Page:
On balance, 2014 was characterized by moderate progress for the banking industry. At the same time, the sharp contrast between Europe and the U.S. continued.
In Europe, lending to households edged up again over the course of the year, while the decline in the volume of lending to firms gradually slowed. Overall, however, there was a moderate decline in private sector lending. On the deposit side, business was remarkably stable given the increasingly serious repercussions of the low interest-rate environment and further cuts in key interest rates. There was consistently strong growth in corporate deposits as well as solid growth in retail deposits. In Germany, both corporate and household lending volumes increased slightly over the course of the year, once again outperforming the eurozone as a whole. In 2014, banks in Europe were far more active in debt funding markets than in the extremely weak preceding years, even though the volume remained below the average over the past decade. At the same time, demand for the ECB’s targeted longer term refinancing operations (TLTROs) was limited. Total assets of eurozone banks saw a moderate increase for the first time since 2011, rising about 2.5 % in the year.
In the U.S., the contrast between corporate and retail lending was even more pronounced in 2014, with a double-digit expansion in the volume of loans to firms compared with sluggish growth in retail loans. There was, however, a solid increase in consumer loans, while mortgages declined slightly. The issuance of mortgage-backed securities also fell – substantially – on the previous year, highlighting the fact that, for the most part, the recent rises in real estate prices in the U.S. were not credit-driven. Banks’ deposit volumes again increased sharply in 2014, although the pace of growth slowed suddenly at the end of the year.
Global investment banking delivered a relatively solid performance in 2014, resulting largely from a significant increase in equity origination and a slight increase in bond origination. M&A activity surged. Consequently, both equity underwriting and M&A volumes recorded their highest level since the boom year 2007. Fixed-income trading contracted in 2014. By contrast, equity trading picked up. Revenues in corporate finance increased across the board with the exception of the syndicated loan business, which saw a slight decline. From a regional perspective, revenues in Asia and Europe rose particularly sharply in 2014, albeit from a relatively weak starting point.
Global asset management continued to benefit from growing wealth of high net-worth clients in all key regions. This was largely due to strong stock and bond market gains. The yield on ten-year German government bonds plummeted over the course of the year from just below 2 % to 0.5 %, marking several all-time lows. By contrast, important share indices in North America and Europe reached record highs. Increased market volatility particularly in the second half of the year, with considerable fluctuation in commodity prices (notably the decline in oil prices) and exchange rates, is likely to have had a positive effect on the business.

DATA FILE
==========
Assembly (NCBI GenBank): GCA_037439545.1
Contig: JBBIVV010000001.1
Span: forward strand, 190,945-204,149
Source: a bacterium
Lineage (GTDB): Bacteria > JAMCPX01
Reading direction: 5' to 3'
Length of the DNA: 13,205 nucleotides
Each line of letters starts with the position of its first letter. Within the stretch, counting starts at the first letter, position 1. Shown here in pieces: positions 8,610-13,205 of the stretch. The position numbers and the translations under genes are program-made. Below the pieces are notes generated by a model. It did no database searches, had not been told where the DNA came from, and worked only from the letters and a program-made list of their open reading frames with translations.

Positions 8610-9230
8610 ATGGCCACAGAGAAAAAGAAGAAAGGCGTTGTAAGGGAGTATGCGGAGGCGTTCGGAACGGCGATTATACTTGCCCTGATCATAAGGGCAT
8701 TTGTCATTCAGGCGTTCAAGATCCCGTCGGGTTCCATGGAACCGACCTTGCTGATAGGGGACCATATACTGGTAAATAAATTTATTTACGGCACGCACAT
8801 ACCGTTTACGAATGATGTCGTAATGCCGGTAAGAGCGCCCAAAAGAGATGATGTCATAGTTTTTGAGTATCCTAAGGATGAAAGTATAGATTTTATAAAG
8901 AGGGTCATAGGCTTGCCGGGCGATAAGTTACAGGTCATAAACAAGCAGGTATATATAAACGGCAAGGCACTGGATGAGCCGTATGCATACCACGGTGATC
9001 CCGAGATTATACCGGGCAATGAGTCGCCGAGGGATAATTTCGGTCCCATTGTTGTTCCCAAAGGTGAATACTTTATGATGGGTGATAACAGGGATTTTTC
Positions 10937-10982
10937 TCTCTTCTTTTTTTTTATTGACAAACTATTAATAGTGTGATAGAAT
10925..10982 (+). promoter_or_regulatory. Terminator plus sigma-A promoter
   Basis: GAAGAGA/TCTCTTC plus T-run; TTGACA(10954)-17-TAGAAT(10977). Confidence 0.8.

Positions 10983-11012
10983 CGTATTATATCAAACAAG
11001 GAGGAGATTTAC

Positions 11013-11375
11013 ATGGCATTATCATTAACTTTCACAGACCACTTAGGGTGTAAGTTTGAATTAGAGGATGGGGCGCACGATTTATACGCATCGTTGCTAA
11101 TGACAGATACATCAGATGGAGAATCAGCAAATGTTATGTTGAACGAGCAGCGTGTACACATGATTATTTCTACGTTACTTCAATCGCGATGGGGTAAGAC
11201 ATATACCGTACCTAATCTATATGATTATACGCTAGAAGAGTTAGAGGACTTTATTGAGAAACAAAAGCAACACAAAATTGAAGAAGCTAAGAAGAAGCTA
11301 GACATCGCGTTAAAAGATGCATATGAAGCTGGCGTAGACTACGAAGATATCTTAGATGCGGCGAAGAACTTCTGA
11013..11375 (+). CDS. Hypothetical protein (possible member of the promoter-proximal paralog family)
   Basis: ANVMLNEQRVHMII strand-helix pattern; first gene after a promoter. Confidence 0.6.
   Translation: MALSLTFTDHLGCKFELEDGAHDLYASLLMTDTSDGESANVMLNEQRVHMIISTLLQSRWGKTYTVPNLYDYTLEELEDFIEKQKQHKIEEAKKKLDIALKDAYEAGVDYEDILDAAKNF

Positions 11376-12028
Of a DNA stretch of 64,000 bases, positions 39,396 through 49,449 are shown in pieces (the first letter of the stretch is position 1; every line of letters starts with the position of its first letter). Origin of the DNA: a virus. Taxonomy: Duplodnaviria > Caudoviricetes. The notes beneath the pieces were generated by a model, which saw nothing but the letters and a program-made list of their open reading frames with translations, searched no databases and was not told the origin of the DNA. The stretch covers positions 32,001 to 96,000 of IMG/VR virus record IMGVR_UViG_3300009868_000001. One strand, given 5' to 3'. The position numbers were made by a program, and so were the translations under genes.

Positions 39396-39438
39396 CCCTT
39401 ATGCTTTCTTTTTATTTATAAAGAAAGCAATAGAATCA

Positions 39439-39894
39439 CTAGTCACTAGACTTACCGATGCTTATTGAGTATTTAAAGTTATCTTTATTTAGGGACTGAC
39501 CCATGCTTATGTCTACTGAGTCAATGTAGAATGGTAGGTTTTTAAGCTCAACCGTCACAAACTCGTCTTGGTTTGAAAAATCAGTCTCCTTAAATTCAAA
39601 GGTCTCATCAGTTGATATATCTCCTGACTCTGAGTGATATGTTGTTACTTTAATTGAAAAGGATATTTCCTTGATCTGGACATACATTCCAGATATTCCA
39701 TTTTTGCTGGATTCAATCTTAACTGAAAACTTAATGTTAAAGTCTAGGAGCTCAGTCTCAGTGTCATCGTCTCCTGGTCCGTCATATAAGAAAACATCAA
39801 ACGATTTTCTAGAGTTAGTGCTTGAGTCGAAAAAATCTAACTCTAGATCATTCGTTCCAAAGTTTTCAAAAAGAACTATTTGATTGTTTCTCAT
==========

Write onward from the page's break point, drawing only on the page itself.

With regard to changes in banking regulation and financial supervision, in 2014 the focus in Europe was on preparations for the Banking Union, which was launched at the end of the year with the start of the single supervisory mechanism led by the ECB. Prior to the launch, Europe’s largest banks underwent a comprehensive balance-sheet assessment and stress test, which enhanced the transparency and cross-border comparability of bank data. In addition, the EU adopted new rules governing the recovery and resolution of failed banks, in which the principle of creditor bail-in plays a key role. In the U.S., a potential increase in capital requirements was again on the agenda, which fuelled a global debate on total loss-absorbing capacity (TLAC). Banks on both sides of the Atlantic continued to be plagued by numerous litigation and enforcement issues, with settlements sometimes involving considerable financial burdens.
Overall, U.S. banks were once again very profitable with net profits matching historical peak levels thanks to a stable trend in the operating business and another slight decline in loan loss provisions. By contrast, the profitability of European banks remained unsatisfactory in light of stagnating revenue levels and increasing expenditures, a decline in the cost of risk notwithstanding.